Organizations that support causes around the world have a common goal: to make a difference.
Same World, Same Chance, co-founded by students Kimberly Hurley and Marissa Izma, strives to bring education to those who need it most in Kibombomene, a small village in the northwest province of Zambia. The goal is to build sustainable high schools where staff and students can live off the land while earning an education.
It’s not easy to build a charitable organization from the ground up when you are still in university and working across two continents. No matter how compelling your mission, fundraising is a daunting task. These students needed to start somewhere and, like many entrepreneurs, they started in their own backyard. In this case, Stratford, Ont.
The first step was to leverage their personal brands in their local community to raise awareness for their cause and to gain much-needed third-party endorsements. As is the case with many student entrepreneurs, they felt they had to be written about by a reputable news outlet to be taken seriously by partners and potential donors. It wasn’t good enough to be great at what they were doing, they needed to be “seen” as being great. Local media coverage was the first step to getting there.
“We constantly came across people who would challenge our ability to build a charity, with Marissa and I being so young,” Ms. Hurley says. “It was important for us to prove that we were dedicated to our cause and ensure that we were more than prepared to go above and beyond to make Same World, Same Chance a recognizable and successful organization.”
The more the pair got the community involved in their efforts, the stronger their relationship became with local media outlets. The founders leveraged their relationships with local schools to create fundraising campaigns with students and secure coverage with their local paper. Next they formed a joint partnership with a local women’s clothing store, creating an annual fashion show to drive funding and secure more coverage. From there, the story continued to build.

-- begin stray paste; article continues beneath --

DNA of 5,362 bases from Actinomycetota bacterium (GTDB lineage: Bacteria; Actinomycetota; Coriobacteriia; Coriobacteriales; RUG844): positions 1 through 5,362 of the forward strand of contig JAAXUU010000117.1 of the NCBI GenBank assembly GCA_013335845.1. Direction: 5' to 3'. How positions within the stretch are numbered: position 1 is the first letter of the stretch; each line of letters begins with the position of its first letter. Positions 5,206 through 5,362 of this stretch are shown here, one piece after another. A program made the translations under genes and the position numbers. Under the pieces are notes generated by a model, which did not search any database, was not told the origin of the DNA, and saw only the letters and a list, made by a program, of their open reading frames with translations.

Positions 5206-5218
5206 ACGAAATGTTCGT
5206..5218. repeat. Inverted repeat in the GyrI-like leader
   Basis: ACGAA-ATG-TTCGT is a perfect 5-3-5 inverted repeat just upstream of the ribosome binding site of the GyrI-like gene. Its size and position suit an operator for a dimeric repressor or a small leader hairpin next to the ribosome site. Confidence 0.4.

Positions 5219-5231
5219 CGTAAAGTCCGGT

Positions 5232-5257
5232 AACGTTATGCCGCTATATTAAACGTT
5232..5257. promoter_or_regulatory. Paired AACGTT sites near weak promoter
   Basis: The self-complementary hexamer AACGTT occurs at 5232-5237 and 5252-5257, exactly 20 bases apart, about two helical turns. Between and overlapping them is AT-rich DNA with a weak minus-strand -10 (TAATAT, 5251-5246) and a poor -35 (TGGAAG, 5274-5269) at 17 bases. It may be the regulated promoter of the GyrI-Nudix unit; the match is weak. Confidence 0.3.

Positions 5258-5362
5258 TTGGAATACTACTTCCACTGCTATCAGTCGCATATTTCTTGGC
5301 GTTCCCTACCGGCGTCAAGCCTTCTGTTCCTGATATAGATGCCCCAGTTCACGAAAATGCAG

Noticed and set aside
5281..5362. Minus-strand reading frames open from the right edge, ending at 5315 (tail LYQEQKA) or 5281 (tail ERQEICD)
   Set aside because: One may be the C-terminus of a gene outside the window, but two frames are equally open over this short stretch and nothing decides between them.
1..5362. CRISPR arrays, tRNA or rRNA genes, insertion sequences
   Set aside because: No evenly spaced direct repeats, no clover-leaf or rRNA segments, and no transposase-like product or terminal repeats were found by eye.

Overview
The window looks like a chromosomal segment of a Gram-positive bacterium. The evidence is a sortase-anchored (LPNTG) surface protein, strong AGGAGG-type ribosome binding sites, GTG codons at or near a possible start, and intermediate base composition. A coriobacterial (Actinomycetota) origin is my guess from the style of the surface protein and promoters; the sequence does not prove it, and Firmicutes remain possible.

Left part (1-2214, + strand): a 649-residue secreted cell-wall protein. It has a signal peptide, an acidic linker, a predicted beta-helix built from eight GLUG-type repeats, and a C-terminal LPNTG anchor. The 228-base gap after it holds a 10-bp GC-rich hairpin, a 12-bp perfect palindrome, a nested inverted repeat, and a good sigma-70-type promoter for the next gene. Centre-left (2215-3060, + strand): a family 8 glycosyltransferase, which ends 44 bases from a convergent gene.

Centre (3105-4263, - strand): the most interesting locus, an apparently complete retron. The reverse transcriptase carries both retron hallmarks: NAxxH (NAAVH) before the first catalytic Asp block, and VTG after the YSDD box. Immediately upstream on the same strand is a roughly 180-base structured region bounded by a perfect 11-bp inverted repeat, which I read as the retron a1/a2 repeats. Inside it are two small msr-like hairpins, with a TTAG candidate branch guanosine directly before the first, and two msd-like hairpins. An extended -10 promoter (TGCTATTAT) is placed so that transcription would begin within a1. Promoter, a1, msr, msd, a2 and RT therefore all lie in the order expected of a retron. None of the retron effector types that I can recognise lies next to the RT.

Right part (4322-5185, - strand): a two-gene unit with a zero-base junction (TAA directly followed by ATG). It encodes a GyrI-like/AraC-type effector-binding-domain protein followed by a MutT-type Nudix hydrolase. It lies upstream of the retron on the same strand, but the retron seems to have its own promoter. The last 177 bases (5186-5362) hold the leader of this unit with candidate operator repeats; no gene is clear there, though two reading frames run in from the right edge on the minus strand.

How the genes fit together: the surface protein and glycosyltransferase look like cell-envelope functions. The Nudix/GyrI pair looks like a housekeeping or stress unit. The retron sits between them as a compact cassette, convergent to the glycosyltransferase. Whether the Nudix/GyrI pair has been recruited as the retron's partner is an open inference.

But the ultimate goal was to gain international recognition. The media coverage in their local community provided a strong foundation, but as a global organization it was time for the two business partners to figure out a way to secure coverage in other markets around the world.
Ms. Hurley and Ms. Izma invited international media to visit the village and experience it first hand, a PR strategy used by major travel destinations to familiarize journalists with everything the city or country has to offer. Often coined a “fam trip” in our industry, the concept is to give a reporter, often a freelancer, the opportunity to experience life in the village where they were working. For Same World, Same Chance, the trip helped connect the journalist with the cause and gave her the rare opportunity to interview the villagers directly.
The outcome was immediate. Same World, Same Chance received international media coverage in a well-known European publication, increasing awareness of the organization and interest in the cause.
From that point forward, meetings with future partners and donors started to get a little easier and the young entrepreneurs were taken a lot more seriously. The lesson? A little local coverage can go a long way toward building credibility for you and your company. Once secured, you’ll be surprised by what might follow.
Special to The Globe and Mail
Mia Pearson is the co-founder of North Strategic . She has more than two decades of experience in creating and growing communications agencies, and her experience spans many sectors, including financial, technology, consumer and lifestyle.
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